Also, I’ll take your word that no ‘funny business’ occurred. But why didn’t you state during the recording of the video that Beckett was pulling an unusually high number of first round pick autographs from their boxes? Instead, you made comments that suggested that the results from their boxes were normal, and perhaps even worse than what most collectors would get due to the lack of parallels. It would be a classy move for Razor to issue some sort of public statement that at least acknowledges that Beckett’s boxes were exceptionally good.”
Gray then responded with this:
“I agree on the parallel technology issue… however, look at Tim, beckham #/199, #/25 or #/5… in good players, parallels matter…
actually, in my head, I was worried sick about pulling no parallel autos after saying they should fall 1 per box.”
So Brian Gray denies that the case that he delivered to Beckett was intentionally loaded to make his product look good. I don’t buy it at all – especially after seeing Chris’ box break. Of course he’s right about the parallel autographs of the high end players being valuable, but that doesn’t help when collectors don’t pull any autographs, let alone parallels, of the high end players in the first place.
However, in a very classy move, Gray asked for my address so that he could send me a “token of my apologies you didn’t have a good experience”. I received a bubble mailer from Razor yesterday containing this card:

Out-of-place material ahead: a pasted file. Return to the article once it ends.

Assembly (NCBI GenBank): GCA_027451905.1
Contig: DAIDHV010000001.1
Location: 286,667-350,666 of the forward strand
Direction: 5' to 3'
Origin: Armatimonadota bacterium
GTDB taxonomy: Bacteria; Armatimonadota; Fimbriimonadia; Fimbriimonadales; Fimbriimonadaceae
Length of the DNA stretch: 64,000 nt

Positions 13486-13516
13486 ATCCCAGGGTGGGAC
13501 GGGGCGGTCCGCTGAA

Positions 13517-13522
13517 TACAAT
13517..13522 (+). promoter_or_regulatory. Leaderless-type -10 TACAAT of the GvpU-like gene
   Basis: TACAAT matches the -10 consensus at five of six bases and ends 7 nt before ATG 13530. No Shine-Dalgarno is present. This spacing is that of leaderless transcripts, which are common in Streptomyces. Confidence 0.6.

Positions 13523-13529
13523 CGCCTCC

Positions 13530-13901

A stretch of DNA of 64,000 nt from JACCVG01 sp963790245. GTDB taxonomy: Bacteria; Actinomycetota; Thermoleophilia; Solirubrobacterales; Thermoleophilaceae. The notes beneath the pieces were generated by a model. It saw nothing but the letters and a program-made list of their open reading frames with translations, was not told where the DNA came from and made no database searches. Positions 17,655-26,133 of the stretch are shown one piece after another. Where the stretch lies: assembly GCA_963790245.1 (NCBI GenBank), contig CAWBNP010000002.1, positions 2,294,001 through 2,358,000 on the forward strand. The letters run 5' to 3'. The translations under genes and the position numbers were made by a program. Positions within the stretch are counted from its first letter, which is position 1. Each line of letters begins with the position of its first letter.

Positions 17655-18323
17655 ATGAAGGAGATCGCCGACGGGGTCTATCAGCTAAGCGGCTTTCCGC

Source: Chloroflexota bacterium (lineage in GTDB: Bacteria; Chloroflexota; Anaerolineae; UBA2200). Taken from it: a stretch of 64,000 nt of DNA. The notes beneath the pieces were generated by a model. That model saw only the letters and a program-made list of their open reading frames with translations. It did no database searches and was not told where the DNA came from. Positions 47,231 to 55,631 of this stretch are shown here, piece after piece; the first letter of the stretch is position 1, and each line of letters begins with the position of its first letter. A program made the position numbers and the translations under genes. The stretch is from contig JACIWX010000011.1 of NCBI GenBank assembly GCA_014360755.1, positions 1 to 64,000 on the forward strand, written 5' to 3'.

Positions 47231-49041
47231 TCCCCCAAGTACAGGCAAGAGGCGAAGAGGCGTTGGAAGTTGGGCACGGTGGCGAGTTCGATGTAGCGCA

Kyle Skipworth was a high school catcher who was the #6 overall pick in the 2008 draft by the Florida Marlins. He’s one of the players that Razor signed to an exclusive contract. I would’ve been thrilled to pull this card from my box, and it is definitely a great addition to my collection. I thank Brian Gray and Razor for sending this card to me. I don’t think it’s likely that any of the more established card companies would have made a gesture like this to a dissatisfied customer. I’d encourage any readers who had a similar experience with Razor Signature Series to email Brian Gray (you can find his email address on Razor’s web site). I don’t know if he’ll be so generous with everyone, but at the very least you can give him feedback on what you don’t like (and maybe what you do like) about the product and he’ll listen.
So after all of that, here’s how I currently feel about Razor. I’m willing to forgive them for delivering the loaded case to Beckett. I don’t need Brian Gray or anyone else to continue to deny it. It’s in the past, and it was an error in judgment by Razor. All of the card companies have done it. Hopefully they learned from the incident, and we won’t see it happen in the future. I hope that they continue to listen to collectors and they take steps to improve the design of their products, and perhaps the collation of their boxes. Loaded cases or not, there’s no excuse for some boxes to yield 9 first round pick autographs and others to contain one or none.
I’ll probably eventually cave and buy a Tim Beckham Razor autograph on eBay. It’ll be interesting to see what the future value of that card, and other first round picks, will be. Obviously, I’d be a lot more confident about a Bowman Chrome Tim Beckham autograph, but due to Razor’s exclusive contract, we won’t see that. I’d honestly be happy if Razor went out of business, simply so that the players who they signed to exclusive contracts could appear on Topps and Donruss prospect cards. But until that happens, we all have to live with Razor and its exclusive contracts, so I hope that their products improve in the future. Rest assured that if they pull any more shenanigans, I’ll be first in line to call them out on it…